CA Summit – Matthews slams “buy now while stocks last” GPP mentality

Trevor Matthews, chief executive of Friends Provident has launched a vicious attack on pension providers using the period before the implementation of the retail distribution review to maximise sales of corporate pension schemes through commission.

Speaking at the Corporate Adviser Summit in the Four Seasons hotel in Hampshire last week, Matthews condemned the practice as both “curious” and unhealthy, while also raising questions about its legitimacy.

In a Q&A session with advisers, Matthews said: “I must say that I think some of us are quite disturbed about the ‘buy-now-while-stocks-last’ activity that appears to be going on in the market place. We have some of our plans which will come under attack because of all sorts of reasons, some of which may be legitimate no doubt, although not necessarily all are.

“It’s curious for me to see the companies that are selected to replace us are inevitably a list of three companies still paying initial commission. I don’t think that’s healthy for the industry and of course we don’t like it at our company”.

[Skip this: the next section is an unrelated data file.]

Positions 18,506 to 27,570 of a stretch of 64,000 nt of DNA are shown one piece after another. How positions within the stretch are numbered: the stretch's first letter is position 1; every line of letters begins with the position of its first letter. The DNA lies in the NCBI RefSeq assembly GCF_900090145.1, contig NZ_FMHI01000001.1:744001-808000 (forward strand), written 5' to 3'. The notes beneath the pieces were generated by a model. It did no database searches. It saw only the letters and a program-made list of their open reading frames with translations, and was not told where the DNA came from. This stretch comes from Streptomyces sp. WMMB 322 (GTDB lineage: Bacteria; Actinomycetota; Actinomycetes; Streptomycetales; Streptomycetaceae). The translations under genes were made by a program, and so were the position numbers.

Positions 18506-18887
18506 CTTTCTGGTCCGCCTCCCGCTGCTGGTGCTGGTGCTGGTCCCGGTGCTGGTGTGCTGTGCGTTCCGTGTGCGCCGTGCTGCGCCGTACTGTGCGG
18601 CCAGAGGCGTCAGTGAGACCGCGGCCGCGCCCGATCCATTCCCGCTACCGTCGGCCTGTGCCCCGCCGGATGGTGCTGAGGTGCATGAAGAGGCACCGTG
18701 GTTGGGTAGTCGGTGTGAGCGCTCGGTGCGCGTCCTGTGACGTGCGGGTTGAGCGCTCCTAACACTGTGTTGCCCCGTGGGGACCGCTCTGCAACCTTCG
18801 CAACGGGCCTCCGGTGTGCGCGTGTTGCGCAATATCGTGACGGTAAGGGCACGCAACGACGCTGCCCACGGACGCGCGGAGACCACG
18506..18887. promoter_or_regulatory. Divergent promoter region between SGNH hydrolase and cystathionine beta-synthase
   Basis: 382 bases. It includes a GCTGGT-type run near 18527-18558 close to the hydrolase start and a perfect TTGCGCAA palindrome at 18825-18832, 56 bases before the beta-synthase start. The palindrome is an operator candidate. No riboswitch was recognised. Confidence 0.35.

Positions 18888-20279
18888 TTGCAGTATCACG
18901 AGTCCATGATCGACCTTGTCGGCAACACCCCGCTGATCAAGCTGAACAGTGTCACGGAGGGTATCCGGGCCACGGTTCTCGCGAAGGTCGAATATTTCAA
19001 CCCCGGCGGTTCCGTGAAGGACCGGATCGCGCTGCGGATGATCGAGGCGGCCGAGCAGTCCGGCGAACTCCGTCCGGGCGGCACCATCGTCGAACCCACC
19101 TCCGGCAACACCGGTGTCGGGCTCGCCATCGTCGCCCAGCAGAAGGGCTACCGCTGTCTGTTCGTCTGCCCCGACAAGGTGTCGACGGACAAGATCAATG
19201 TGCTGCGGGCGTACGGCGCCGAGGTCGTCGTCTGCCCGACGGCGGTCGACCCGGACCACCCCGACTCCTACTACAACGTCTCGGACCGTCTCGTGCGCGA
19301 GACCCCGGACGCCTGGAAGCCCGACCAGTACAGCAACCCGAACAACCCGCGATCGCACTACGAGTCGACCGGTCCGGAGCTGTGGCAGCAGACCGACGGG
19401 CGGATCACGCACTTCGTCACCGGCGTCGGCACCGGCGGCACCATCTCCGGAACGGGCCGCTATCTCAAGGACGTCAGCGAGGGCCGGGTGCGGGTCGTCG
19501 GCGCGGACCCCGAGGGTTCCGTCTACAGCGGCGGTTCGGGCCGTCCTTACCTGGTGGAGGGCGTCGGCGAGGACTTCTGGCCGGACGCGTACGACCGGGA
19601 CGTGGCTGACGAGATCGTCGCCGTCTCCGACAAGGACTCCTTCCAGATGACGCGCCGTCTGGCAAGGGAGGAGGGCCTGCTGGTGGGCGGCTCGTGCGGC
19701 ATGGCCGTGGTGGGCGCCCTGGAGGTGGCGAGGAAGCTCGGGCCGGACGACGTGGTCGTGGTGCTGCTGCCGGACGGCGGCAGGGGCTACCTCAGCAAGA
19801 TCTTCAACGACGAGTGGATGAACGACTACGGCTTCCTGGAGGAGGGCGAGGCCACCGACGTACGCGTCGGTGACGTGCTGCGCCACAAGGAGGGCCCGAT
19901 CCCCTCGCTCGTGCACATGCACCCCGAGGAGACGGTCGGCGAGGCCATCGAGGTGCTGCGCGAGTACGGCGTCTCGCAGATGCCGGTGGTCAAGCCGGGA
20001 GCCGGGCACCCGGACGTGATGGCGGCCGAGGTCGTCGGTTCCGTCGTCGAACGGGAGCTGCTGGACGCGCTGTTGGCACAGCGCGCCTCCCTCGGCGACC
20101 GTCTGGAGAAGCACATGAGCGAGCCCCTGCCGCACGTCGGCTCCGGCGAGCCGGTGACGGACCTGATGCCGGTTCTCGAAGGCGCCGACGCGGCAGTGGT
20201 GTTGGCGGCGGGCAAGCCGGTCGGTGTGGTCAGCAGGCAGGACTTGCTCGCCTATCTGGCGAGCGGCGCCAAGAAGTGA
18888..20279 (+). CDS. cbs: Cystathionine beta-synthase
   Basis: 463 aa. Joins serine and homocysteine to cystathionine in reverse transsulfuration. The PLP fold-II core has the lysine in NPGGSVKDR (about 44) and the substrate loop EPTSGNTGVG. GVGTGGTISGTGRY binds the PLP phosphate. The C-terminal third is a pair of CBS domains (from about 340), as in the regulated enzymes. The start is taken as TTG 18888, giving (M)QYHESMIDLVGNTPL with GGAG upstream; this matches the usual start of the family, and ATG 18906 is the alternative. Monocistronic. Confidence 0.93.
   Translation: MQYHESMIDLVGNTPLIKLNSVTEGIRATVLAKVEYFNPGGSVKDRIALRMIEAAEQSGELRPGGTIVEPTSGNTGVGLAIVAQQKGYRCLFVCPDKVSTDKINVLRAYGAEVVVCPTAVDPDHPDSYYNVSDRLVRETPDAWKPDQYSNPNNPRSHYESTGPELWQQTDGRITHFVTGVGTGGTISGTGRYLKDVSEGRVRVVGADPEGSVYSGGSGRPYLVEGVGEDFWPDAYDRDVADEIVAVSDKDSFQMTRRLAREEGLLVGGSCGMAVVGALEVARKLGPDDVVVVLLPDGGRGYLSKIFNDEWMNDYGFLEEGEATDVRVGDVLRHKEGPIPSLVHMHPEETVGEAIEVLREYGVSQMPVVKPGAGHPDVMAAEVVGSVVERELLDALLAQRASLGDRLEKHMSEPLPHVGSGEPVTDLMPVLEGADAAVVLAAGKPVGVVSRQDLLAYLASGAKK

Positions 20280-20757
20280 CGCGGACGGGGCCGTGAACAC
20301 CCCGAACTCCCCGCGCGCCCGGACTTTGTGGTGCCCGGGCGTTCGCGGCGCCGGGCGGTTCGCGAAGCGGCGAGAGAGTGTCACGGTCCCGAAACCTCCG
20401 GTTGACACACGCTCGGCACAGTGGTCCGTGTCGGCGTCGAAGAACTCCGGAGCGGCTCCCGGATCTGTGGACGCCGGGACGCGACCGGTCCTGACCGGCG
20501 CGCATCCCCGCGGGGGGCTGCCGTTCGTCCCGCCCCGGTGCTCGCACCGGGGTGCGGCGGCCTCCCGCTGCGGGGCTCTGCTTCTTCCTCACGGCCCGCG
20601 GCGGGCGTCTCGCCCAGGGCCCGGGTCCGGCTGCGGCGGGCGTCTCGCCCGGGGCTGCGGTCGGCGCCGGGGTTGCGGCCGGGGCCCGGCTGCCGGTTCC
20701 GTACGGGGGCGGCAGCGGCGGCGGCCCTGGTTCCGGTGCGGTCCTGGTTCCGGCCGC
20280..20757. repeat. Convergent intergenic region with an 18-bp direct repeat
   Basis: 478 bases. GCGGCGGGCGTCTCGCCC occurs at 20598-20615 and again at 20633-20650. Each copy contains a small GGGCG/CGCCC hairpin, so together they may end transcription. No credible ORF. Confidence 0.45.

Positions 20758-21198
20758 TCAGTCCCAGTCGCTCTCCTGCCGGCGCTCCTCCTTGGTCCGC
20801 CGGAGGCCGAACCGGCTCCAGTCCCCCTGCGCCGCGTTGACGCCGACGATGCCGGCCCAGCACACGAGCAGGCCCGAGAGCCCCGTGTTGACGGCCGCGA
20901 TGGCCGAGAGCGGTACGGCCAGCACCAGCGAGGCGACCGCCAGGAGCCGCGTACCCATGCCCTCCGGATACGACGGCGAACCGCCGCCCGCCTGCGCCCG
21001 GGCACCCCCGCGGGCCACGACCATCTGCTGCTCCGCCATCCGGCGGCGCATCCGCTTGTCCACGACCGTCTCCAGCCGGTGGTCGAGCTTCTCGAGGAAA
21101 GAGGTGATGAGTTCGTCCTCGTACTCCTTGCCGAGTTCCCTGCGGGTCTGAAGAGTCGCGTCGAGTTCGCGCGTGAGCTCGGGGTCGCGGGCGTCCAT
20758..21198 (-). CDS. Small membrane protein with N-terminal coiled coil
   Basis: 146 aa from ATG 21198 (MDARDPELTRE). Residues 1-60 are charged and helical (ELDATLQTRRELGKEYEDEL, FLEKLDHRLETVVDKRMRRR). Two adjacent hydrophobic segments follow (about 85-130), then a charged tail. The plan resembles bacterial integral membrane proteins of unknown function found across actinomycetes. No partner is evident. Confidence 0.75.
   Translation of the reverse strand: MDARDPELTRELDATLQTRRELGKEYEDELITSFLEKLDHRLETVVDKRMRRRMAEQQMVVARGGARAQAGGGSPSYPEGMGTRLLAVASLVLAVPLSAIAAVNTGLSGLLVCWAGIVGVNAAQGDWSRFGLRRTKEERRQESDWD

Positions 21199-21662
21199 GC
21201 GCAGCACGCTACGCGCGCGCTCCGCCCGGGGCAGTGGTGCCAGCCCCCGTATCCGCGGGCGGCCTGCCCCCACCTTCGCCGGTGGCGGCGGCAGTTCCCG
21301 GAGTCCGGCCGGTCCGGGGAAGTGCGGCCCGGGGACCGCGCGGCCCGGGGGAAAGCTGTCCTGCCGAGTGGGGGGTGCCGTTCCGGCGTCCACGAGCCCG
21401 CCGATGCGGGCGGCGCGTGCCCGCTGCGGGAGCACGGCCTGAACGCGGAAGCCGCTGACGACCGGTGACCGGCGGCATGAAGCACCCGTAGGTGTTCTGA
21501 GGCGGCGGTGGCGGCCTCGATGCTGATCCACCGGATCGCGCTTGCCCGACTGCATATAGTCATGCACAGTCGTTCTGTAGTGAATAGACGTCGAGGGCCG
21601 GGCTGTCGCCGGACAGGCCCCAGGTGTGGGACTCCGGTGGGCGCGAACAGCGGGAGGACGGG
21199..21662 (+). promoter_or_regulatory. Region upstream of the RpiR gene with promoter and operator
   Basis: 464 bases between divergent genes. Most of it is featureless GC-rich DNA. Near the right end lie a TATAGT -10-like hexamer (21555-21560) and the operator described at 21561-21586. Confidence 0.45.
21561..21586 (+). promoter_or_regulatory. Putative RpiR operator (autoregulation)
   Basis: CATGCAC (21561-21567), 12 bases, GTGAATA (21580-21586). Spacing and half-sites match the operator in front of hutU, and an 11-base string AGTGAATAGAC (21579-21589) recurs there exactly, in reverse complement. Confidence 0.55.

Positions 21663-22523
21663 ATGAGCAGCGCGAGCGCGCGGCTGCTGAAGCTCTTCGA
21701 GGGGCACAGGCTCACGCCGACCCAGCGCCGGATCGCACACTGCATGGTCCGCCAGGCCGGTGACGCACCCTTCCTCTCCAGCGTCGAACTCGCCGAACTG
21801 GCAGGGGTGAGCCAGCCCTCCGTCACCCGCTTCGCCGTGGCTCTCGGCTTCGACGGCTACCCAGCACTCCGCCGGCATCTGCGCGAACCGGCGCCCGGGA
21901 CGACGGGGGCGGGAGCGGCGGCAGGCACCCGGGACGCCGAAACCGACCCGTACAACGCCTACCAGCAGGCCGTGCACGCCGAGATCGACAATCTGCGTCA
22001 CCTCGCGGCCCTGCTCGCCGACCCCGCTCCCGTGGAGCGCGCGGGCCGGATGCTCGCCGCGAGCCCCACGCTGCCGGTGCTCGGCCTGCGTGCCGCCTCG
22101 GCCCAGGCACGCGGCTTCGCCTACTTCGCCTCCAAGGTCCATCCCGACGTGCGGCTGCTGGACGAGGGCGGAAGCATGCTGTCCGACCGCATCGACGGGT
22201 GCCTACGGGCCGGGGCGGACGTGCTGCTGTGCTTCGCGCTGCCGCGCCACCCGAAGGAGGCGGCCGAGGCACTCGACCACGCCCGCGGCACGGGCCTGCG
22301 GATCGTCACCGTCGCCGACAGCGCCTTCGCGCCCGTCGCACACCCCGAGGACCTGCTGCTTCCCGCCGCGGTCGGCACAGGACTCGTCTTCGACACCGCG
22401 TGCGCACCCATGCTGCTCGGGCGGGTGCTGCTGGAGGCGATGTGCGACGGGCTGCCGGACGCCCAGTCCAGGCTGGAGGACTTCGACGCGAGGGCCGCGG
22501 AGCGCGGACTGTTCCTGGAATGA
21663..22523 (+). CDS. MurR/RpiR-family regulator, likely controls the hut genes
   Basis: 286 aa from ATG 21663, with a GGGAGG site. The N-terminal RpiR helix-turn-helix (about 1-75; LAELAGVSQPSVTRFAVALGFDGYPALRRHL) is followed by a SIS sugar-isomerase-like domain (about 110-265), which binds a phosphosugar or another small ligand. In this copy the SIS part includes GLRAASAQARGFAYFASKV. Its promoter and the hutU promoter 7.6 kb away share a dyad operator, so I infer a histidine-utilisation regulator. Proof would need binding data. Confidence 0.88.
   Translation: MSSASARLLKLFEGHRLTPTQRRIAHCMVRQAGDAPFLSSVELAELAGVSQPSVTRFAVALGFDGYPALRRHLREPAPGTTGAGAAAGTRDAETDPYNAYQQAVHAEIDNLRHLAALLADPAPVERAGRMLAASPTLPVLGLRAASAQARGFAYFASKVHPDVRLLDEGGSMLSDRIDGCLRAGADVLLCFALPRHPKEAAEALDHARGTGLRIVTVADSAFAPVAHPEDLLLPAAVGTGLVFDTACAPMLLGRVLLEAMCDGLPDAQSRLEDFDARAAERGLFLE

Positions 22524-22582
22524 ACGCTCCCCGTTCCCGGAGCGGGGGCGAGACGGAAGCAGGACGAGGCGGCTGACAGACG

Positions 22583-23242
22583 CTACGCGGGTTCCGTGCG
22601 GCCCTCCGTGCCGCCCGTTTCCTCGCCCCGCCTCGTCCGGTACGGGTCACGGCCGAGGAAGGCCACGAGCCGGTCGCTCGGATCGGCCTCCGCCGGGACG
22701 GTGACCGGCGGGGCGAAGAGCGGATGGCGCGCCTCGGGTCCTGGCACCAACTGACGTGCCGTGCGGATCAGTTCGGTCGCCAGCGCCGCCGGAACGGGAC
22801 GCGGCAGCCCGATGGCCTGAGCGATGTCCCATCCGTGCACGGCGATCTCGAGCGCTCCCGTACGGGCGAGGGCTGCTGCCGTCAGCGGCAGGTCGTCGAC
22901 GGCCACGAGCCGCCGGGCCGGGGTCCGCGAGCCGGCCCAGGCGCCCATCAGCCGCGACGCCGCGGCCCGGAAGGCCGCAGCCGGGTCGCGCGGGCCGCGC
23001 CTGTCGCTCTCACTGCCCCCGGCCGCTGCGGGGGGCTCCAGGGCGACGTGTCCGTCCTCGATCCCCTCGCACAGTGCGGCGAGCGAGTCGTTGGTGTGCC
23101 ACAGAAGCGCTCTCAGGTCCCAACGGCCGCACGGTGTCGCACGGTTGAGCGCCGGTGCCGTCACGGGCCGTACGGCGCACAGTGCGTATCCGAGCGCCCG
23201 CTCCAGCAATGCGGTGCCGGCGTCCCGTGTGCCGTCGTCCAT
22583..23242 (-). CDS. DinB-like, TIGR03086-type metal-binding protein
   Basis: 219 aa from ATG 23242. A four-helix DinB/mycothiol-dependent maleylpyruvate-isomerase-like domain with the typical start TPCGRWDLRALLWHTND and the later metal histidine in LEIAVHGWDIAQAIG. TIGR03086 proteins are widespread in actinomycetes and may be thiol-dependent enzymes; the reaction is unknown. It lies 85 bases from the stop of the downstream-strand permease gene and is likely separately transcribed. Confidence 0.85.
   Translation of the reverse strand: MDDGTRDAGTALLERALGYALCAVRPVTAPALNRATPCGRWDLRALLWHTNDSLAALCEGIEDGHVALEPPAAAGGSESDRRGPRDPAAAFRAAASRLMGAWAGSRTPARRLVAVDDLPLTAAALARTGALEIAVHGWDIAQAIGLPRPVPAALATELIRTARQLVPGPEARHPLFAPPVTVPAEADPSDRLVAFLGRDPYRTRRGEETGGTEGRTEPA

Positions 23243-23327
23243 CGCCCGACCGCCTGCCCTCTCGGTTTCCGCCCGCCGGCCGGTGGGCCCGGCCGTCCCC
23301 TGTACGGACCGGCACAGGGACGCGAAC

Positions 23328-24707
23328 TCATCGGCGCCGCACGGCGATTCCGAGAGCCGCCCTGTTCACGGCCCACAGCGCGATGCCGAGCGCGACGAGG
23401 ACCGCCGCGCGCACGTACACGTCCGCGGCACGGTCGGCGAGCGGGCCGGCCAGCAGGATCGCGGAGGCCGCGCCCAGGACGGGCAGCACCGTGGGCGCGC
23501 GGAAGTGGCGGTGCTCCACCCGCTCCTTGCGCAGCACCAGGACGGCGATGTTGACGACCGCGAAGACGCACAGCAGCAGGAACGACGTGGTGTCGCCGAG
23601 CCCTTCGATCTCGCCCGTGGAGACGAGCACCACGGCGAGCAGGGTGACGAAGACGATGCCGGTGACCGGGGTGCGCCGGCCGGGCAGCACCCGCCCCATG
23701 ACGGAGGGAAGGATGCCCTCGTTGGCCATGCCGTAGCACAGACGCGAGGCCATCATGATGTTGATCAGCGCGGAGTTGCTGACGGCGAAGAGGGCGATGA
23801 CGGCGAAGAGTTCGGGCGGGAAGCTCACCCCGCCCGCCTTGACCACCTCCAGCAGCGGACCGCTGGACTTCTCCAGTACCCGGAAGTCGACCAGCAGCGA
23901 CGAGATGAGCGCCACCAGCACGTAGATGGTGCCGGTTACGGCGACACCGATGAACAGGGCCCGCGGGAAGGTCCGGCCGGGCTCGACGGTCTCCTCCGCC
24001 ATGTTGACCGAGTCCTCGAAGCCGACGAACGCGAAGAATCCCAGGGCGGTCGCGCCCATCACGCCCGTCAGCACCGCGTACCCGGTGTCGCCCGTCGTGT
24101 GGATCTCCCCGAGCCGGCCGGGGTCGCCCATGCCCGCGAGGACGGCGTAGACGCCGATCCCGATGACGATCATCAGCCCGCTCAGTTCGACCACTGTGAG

Ross Jackson, head of marketing communications for Aegon, rejected the claim, saying such a strategy is neither desirable nor viable.

Jackson said: “I don’t see how that is a viable strategy for companies doing that from a capital point of view. We are trying to move our business towards an RDR-friendly structure over time. We have not moved as quickly as some of our competitors but it is something we are trying to do.”

Nick McMenemy, director of corporate solutions at Towergate Financial London, said advisers were under pressure to deliver the most cost-efficient solution for employers.

“Trevor has made a point about this fire sale on commission. If I offer my clients, who are employers, four virtually identical pension schemes with virtually identical charging structures for members, fund choices, service and online propositions and three of them will allow me to own money on that scheme without charging the company a fee and the fourth one won’t, it’s a relatively easy decision for me to recommend for them the three companies will.”

“If I can save the client money in difficult times now and still give him a better pension – still send people out to talk to his staff, still make sure they are paying a 0.5 per cent annual management charge and still make sure that they are saving for retirement at no cost to him upfront why wouldn’t I do that?”